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In January 2016, I was on a flight from London to San Francisco and photographed this prominent mountain (the large one, roughly in the centre of the horizon). Can anybody identify it?

The photograph was taken approximately over Banks Lake in Washington State; the camera was pointed somewhere between west and north-west. In case it helps anyone judge the scale, the photo was taken with a 50mm lens on a camera with a 1.6x crop factor. I cropped the image to 16:9 by removing some sky; the width of the image is the original field of view.

enter image description here

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I am going to say that that is Mt. Baker.

Here is a zoomed in version of the above picture.

Picture of Mt. Baker

Here is a Google Earth image of Mt Baker from the south east.

Google Earth image of Mt Baker

Looking at these pictures, there are two things that stand out as very similar to me. The diamond shaped ridge to the left of the summit and the long sweeping ridge down and to the right.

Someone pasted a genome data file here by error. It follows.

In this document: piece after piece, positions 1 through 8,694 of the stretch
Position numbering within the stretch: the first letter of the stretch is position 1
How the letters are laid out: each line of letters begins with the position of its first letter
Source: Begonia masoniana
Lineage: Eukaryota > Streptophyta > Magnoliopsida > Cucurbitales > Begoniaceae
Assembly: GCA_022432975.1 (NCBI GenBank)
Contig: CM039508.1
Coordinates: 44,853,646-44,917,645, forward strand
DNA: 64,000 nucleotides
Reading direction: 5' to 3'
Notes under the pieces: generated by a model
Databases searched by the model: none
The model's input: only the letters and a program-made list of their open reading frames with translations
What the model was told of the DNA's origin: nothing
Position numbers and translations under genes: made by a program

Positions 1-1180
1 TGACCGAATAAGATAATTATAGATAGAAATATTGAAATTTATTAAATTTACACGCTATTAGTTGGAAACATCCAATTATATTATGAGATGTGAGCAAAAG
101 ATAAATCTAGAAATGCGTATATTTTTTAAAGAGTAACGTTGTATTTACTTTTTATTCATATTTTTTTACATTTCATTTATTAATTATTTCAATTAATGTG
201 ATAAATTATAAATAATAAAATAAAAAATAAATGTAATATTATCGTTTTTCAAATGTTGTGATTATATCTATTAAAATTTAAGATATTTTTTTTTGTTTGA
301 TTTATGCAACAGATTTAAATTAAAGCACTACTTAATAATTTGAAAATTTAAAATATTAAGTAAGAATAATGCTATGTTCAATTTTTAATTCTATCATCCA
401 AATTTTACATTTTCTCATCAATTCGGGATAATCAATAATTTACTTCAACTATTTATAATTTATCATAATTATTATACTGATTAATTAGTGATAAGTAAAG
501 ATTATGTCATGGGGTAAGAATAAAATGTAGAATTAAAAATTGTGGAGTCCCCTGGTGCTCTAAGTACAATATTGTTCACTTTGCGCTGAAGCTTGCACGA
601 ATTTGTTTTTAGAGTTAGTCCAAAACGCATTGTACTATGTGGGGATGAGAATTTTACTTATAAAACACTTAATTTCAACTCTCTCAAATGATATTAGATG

Image of Mt Baker edited

Google Earth image of Mt Baker edited

Neither of these features appear on Glacier Peak, and Mt Hood lacks the mountains in front of it.

  • 2
    Thanks, Charlie. I think you're right. I didn't consider Mt Baker when I was looking on my own because it looked too far away. But it seems to be exactly the right shape and measuring on Google maps says it's "only" about 135 miles away, which looks pretty plausible. – David Richerby Dec 29 '16 at 18:54
  • If the camera was pointed south west it would be Mount Rainier – James Jenkins Dec 29 '16 at 19:22
  • @JamesJenkins I considered that, too, because of Mt Rainier's prominence. But Mt Rainier is the wrong shape (if you look at the full-size image, there's a distinctive rectangular wall, which Rainier doesn't have) and the camera definitely wasn't pointed south-west. I have a photo of the map on the entertainment system taken immediately after the one I showed and the plane is heading roughly SSW. I was sitting behind the wing so wasn't able to take photos significantly farther forwards than looking straight out of the window. – David Richerby Dec 29 '16 at 19:29
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It's definitely one of the cascade peaks, which are all old volcanoes. The question is which one. As others have pointed out Mt Baker is a possibility.

Another might be Mt Hood. It's often not so easy to tell where you are in a commercial airline flight. You could have been further south than you think. Note that there seems to be nothing major to the left (south), but there does seem to be a hint of higher mountains at the horizon at the right (north) side of the picture.

To answer this question best, make a list of the likely suspects (there aren't very many of them), then look at profiles of each one seen from the east southeast.